Joe Makoviecki is a singer-songwriter from the Pine Barrens of New Jersey. He is one of the founding members of the indie folk band Thomas Wesley Stern and has been playing with them since 2010. All the while, while releasing four albums in the last five years with Thomas Wesley Stern, Joe has been consistently releasing LoFi LPs, EPs, and singles on

Compared to Thomas Wesley Stern, which is very folky and harmonious, Joe’s solo music is a rawer, more relaxed take on the same personal lyrics he usually brings to the table.

Joe has been writing songs and playing in local bands around New Jersey, Pennsylvania and New York since he was 13 years old, playing basements, backyards, bars, and sweet sixteens. Since then his band has traveled across the U.S. as well as England and Ireland, playing original and traditional folk music.

Joe Makoviecki and his bandmates in Thomas Wesley Stern had a good year in 2015. He traveled around the country a few times, released a new LP with them as well as opened for bigger bands at better concerts such as the Gentlemen Of The Road Stopover in Seaside Heights with Mumford & Sons and The Flaming Lips as well as opening for Nicole Atkins and The Avett Brothers and packing the indoor stage at The Stone Pony in August.

Now that TWS is finishing up their 2015 schedule—they’re taking some time to write, hang out, and record their next album—Joe has been playing other songs that he has written at small places around Asbury Park, Southern New Jersey, and Philadelphia.

This writing is to anticipate Joe releasing his first solo effort, a limited edition cassette tape named Lost Kids on Casanova Cassettes out of Red Bank, NJ. It contains eight songs and is a combination of one of Makoviecki’s latest EPs with two single/B-sides he released on his Bandcamp website this past autumn. They will be available at Joe’s appearances as well as Thomas Wesley Stern concerts in 2016, followed by a full-length solo record in spring of 2016.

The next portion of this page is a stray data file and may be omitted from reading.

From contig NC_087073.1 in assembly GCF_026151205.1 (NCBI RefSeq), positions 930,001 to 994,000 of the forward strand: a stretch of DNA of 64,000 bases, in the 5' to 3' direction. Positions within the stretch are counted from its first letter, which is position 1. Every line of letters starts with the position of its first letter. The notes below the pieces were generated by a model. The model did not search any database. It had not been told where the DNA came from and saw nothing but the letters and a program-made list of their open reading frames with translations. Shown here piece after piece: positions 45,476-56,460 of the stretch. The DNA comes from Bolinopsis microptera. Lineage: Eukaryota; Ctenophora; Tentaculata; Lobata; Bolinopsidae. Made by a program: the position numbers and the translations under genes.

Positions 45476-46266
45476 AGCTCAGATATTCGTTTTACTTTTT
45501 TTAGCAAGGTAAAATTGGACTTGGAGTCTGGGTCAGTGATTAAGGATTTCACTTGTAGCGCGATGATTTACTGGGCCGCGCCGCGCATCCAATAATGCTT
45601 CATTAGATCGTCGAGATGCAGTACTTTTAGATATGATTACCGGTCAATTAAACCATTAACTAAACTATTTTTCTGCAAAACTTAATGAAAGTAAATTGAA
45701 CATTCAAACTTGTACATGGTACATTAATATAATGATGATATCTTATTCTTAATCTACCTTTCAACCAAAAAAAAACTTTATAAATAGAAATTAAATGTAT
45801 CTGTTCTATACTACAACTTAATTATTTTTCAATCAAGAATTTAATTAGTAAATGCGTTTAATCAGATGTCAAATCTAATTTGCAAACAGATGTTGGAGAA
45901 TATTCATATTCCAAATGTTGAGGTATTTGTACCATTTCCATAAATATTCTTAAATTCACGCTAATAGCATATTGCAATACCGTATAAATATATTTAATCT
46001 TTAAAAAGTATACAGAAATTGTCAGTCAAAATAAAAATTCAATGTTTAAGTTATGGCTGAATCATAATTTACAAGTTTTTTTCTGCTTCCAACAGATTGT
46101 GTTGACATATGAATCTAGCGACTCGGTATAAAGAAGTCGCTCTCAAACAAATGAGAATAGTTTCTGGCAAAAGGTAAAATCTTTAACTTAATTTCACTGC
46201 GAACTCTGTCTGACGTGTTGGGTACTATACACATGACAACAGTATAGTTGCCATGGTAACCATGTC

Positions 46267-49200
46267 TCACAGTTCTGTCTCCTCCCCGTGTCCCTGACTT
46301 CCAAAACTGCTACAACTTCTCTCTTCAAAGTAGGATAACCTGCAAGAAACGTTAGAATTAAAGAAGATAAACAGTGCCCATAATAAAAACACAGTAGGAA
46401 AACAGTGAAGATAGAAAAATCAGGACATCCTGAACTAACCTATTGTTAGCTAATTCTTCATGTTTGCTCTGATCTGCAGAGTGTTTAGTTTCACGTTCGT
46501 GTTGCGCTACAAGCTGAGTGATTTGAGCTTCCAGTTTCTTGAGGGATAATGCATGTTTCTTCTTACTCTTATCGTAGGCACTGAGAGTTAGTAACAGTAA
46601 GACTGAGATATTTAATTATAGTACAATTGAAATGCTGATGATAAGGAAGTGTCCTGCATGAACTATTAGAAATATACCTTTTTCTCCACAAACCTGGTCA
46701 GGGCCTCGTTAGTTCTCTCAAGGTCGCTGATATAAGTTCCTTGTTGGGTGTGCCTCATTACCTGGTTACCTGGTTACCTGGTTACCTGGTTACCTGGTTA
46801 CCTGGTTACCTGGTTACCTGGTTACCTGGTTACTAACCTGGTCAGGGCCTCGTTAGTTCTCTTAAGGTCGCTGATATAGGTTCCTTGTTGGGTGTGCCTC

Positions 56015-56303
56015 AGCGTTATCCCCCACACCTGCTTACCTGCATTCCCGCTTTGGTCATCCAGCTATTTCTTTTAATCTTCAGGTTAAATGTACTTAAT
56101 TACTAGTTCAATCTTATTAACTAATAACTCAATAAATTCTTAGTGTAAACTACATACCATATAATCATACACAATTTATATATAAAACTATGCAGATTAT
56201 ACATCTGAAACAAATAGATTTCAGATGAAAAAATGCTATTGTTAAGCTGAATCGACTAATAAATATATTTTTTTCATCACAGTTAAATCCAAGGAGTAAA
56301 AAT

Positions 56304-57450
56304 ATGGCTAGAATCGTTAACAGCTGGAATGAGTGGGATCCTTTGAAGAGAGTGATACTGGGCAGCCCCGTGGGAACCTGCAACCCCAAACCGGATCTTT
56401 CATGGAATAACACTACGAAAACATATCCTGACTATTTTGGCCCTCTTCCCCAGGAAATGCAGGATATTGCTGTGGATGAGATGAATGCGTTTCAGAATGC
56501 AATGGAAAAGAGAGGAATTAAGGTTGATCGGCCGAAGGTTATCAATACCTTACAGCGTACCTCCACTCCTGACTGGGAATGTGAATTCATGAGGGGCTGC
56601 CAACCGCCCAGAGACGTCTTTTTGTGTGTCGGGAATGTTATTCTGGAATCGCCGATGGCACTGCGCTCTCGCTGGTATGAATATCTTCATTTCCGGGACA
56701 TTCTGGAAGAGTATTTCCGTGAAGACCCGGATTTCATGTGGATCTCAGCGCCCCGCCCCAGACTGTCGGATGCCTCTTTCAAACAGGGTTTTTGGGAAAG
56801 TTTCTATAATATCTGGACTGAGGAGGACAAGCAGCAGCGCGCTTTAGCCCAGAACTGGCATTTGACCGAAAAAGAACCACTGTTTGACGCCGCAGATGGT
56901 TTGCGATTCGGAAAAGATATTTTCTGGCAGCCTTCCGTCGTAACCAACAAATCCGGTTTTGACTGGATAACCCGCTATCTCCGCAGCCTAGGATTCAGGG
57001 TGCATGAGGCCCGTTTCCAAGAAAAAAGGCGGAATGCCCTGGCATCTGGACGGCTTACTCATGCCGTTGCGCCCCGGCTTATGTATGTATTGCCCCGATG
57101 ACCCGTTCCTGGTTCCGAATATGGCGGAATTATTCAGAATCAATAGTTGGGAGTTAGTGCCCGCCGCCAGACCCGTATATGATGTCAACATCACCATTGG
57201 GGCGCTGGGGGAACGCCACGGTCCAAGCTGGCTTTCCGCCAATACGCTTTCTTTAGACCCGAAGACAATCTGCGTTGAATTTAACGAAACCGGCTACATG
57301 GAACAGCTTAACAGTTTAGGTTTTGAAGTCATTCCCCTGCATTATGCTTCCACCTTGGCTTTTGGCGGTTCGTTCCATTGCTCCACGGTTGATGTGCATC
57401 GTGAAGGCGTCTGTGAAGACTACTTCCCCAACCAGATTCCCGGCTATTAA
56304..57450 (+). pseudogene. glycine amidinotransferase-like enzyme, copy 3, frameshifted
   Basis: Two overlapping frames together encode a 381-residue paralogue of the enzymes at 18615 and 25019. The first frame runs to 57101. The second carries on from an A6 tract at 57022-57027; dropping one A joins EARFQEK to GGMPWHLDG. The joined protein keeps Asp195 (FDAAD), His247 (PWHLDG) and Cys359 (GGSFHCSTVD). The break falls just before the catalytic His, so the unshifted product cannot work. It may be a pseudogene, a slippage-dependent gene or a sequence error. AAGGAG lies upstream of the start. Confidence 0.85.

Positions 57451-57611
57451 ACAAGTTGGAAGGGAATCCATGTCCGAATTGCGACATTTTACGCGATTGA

The new music is a new and exciting interpretation of J.T.’s ongoing musical journey. Thomas Wesley Stern is still a priority, but Joe also has his own musical agendas and directions to explore. And that’s what this new music covers. I took a few moments to listen to some of the songs and leave you with my impressions.

“Little Bit Of Sunlight” is up first. Comprised of vocal and acoustic guitar, Joe works through the personal parts of his life. From losing his father at an early age to deals of a new life and the sacrifice that entails, Makoviecki explores the areas in life that offer shelter and safety from the storm. Raw and unhindered by mass production, “Little Bit Of Sunlight” shines bright and clear.

“I Just Wanna Be Here With You” is up next. A little more amped up, this song features drum, bass and guitar work. Makoviecki brings me back to the early days of James Taylor on this one. Melodic and filled with thought-out chord work, “I Just Wanna Be Here With You” covers the romantic view of a subject in love. Makoviecki’s lyrical skill tells an intricate story while laying down musical styles of the beautiful 1960s. I love the Neil Young-styled guitar work in the intro a well. Slightly dissonant and off key, it’s the perfect sound for Joe’s follow-up lyrical work.

“Worth It (Anyway)” is next on the EP. Kicking things off with a dual musical guitar intro, Makoviecki launches into his theme with the power and the feel of Ryan Adams. His lyrics are honest and passionate. Layering the imagery of movement and romance as one, Joe moves from point to point as he builds his musical masterpiece. This is completely different than Thomas Wesley Stern, and that’s the point he’s trying to drive home. Guitars drive the piece with succinct passages and smart chord arrangements.

“If You Just Hold On/Poor Boy” finishes out this too short disc. Exploring the feelings of the lost, Makoviecki lays out the pieces of living in the world tough on quiet existence. A world of distractions and excuses that somehow throw us off guard from the things we need to be aware of. “I wanna talk to you tonight of things you would not say. You’re in the headlights of my Honda as I drive away. You work so hard for that minimum wage check, how does it feel to be broke at the end of the summer?” The lead guitar at 3:27 is both ragged and charming, tying the song into the end quite well.

J.T. Makoviecki has done well on Lost Kids, bringing intimate lyrical delivery right up front with his musical talent and it was an enlightening look into the mind of a true singer-songwriter. As stated earlier, Thomas Wesley Stern isn’t going away, but Joe still needs to use these songs as a viable outlet for musical ideas and it’s a great set of compositional diamonds in the rough.

To hear the songs for yourself, head over to Bandcamp and check them out. Joe has other music available at the site too. The address is And for more on upcoming live shows or involvement head over to Facebook and look him up under J.T. Makoviecki.

And remember, if you know of anyone that you feel might warrant coverage in The Aquarian, please let me know right here by emailing me at

Merry Christmas and Happy New Year from all of us here at The Aquarian Weekly!

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